Kenny, Gary and I just got back from a meeting in L.A. about starting our own record company. We are singer/songwriters and we know how to do that — but starting a record label? Holy smoke. In this do-it-yourself world, it’s not enough to just know how to sing and write, one must know how to promote, market and distribute the work as well.

So there we sat around a table with managers and marketing professionals in a conference room in Santa Monica figuring out how to do just that. And I am overwhelmed, let me tell you. But not discouraged.

When I had a major record deal back in 1998, it seemed like it would be easy … they had a whole staff of people who did this and that and ‘don’t you worry your pretty little head, we’ve got it covered.’ I knew I was supposed to trust them, but the hardest part was that I had been doing everything myself all these years and now I had to hand over my career to strangers. Before I got signed, I wrote the music, found a way to make my own records, booked my own gigs, manufactured and sold my own merchandise. Of course I had an extremely limited reach, but never the less, I was in control to some degree.

In 1998 when I got signed, I was told to show up when asked and they would do the rest. Except that it didn’t work. Except for a lucky few, most record deals don’t work, but artists learn from them and keep moving forward. Okay. So just because what you’re passionate about doesn’t take off commercially, do you just stop doing it? No. If it can’t be a career, you find a way to do it as a part-time career. Or as a hobby. Anything … just keep it alive.

I once met a man who said he wanted desperately to be a songwriter but “unfortunately, I have a family in Oklahoma to support so it is NEVER going to happen.” He said it with such bitterness that I felt so sad for that family. Don’t people know that if there’s something you want to do with your life, there’s no reason you can’t find a way to do it on some level? If you want to be a songwriter, be a songwriter. I’m a big believer in living your life, and though your dreams may change as you get older, it’s important to find a way to follow your bliss anyway. Even if it’s for one hour a week and even if you live in some small town in Idaho. (No offense to Idahoans.) You may not get rich and famous doing it, but if you’re following your passion, my belief is that everything in your life gets better.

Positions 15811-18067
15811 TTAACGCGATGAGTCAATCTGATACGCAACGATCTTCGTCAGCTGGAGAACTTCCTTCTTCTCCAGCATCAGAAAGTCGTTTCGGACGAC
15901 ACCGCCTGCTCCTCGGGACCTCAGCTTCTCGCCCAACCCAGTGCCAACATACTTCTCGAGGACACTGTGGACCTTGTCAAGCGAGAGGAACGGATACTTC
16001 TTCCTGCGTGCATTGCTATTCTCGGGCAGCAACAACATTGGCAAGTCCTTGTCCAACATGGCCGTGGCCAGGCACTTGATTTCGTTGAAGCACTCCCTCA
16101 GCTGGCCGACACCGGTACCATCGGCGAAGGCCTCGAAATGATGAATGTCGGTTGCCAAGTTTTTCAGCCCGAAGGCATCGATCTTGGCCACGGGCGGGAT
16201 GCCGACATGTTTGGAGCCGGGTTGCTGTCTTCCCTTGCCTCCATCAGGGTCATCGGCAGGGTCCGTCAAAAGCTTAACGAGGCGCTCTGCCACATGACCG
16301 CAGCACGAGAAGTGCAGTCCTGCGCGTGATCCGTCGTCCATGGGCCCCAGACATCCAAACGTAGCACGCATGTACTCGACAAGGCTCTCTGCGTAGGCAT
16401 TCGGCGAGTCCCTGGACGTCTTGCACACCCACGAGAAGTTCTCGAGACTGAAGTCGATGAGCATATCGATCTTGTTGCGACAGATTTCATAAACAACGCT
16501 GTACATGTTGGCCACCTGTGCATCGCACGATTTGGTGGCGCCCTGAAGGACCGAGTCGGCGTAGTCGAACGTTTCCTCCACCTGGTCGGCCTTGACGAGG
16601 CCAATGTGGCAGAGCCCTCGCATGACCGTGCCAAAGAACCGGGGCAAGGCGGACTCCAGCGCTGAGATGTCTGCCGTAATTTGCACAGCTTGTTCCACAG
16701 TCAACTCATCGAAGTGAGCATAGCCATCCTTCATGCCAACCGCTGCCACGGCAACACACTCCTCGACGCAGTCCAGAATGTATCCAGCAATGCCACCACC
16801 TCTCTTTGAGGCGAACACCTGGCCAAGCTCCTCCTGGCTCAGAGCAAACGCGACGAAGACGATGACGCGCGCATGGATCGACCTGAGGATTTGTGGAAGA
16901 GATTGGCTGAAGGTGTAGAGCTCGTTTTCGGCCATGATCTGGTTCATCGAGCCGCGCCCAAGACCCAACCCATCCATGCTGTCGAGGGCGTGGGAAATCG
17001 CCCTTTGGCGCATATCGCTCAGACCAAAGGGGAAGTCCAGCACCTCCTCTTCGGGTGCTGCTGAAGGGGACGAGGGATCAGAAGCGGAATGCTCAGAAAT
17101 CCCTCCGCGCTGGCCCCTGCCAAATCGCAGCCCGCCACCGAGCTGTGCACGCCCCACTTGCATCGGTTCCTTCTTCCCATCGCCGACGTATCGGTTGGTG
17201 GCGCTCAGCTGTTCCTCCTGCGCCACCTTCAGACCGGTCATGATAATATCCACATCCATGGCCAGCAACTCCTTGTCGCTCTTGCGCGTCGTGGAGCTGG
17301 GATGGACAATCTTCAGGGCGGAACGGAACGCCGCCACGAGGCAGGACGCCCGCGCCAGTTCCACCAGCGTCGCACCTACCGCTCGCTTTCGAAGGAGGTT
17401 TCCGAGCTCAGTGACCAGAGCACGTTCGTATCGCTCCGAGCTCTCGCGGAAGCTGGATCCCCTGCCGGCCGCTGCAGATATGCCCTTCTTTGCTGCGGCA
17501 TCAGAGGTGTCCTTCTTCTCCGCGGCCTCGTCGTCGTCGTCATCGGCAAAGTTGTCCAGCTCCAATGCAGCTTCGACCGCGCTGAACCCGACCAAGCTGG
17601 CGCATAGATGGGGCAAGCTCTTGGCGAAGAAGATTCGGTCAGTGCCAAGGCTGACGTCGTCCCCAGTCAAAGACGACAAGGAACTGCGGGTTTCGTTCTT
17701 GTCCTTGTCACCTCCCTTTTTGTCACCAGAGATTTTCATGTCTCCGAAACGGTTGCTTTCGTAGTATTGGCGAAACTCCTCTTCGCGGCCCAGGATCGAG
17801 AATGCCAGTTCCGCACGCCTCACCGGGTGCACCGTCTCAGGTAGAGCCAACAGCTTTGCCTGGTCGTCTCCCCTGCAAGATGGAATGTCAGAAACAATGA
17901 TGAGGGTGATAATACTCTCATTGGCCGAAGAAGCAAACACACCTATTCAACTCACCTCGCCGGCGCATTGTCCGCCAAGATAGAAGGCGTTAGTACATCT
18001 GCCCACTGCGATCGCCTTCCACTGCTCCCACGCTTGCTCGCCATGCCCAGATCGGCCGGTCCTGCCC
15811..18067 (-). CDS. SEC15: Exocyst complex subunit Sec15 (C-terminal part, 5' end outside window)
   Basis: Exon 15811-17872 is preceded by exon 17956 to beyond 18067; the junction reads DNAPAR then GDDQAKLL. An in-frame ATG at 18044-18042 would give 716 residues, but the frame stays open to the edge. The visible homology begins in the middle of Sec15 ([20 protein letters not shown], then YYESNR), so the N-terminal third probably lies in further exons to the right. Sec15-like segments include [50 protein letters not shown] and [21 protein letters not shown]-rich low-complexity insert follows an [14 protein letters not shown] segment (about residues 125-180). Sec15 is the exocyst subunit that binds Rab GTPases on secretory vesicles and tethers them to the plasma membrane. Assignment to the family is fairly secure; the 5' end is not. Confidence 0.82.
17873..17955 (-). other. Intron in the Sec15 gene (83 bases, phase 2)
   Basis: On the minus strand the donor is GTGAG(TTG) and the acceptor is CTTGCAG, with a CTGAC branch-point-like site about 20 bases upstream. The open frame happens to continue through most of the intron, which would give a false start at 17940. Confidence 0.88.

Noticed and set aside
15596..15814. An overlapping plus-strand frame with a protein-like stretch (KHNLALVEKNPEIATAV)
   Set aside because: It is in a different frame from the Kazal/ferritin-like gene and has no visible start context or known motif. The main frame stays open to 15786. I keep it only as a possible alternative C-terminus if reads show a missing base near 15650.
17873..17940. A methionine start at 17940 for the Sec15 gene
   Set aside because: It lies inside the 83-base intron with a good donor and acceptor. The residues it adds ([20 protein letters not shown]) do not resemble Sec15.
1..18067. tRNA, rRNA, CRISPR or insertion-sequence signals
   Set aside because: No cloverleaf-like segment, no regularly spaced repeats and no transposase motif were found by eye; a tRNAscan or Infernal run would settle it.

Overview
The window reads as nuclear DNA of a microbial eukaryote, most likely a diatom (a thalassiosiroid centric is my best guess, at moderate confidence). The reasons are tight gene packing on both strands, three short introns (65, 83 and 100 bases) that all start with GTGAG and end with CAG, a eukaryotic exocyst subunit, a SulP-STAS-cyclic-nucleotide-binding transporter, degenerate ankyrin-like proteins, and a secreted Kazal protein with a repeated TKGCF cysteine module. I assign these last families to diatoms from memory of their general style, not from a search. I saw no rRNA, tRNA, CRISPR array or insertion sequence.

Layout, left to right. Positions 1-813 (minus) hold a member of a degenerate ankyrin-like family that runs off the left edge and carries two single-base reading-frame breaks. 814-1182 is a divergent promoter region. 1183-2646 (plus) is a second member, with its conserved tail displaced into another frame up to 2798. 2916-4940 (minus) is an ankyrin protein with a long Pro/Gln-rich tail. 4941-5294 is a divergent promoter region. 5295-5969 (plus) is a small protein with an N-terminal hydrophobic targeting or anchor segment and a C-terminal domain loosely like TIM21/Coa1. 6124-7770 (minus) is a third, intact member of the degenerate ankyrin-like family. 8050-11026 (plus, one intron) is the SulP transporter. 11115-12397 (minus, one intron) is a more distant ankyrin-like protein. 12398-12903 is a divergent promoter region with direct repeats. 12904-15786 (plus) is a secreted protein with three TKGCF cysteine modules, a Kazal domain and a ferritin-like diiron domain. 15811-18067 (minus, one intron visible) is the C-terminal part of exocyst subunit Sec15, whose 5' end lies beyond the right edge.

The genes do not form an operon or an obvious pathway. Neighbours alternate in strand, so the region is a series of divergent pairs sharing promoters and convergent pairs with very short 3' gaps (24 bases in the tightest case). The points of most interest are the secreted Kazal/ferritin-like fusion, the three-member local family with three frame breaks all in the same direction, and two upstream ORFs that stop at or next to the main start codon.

I came to Nashville in 1992 to try to make it as a singer/songwriter. It’s been a road paved with many, many obstacles — but so has everyone’s path in life, so mine’s not so special.

It’s 20 years later and I’m not rich and famous, but in my opinion, I’ve made it. I’m doing my music and more importantly, I love my life. I thought my “commercial” artist life was over and next thing I know, I’m 44 years old and singing in a new start-up band with Hall of Fame songwriter, Gary Burr and Pooh Man himself, Kenny Loggins.

Between the three of us, we’ve got 110 years of experience. We’ve all been signed to record deals and though only one of us made it through to that elusive place called stardom, we all have wisdom we can draw on from our years of being in this business. That’s not a bad thing.

We are willing to start over again and build a business from the ground up. For a guy like Kenny, that can’t be easy. He’s already made it as a singer/songwriter. Why bother? If you asked him, he’d probably say because he’s following his passion and to him, just like Gary and me, it’s worth the trouble.

Nobody knows who Blue Sky Riders is. But if we do our job well, they will. We’ve been in the music business for a long time and this time, we’re at least taking the bull by the horns and trying to figure out how to do it differently. So we’re starting our own record label and hiring people we trust to do the jobs we have no idea how to do. Like I said, if we could make a living just singing and writing, that would be great. But it’s not that simple. We have to promote, market and distribute that music and in a world where social media rules, we have to teach ourselves things our kids know how to do instinctively. We have to reinvent and educate ourselves. Let me rephrase: we don’t HAVE to do this. But if we want to have a chance in hell at having our music heard by the masses, we do.

In the words of one of our Blue Sky Riders’ songs, “Feelin’ Brave”:

“If I said playing it safe was ever enough, then I was a liar
’cause at the end of the day,
don’t we all want a love that sets the whole world on fire
call me crazy, you’re probably right
but I’m feelin’ brave tonight”

Amen, Brother.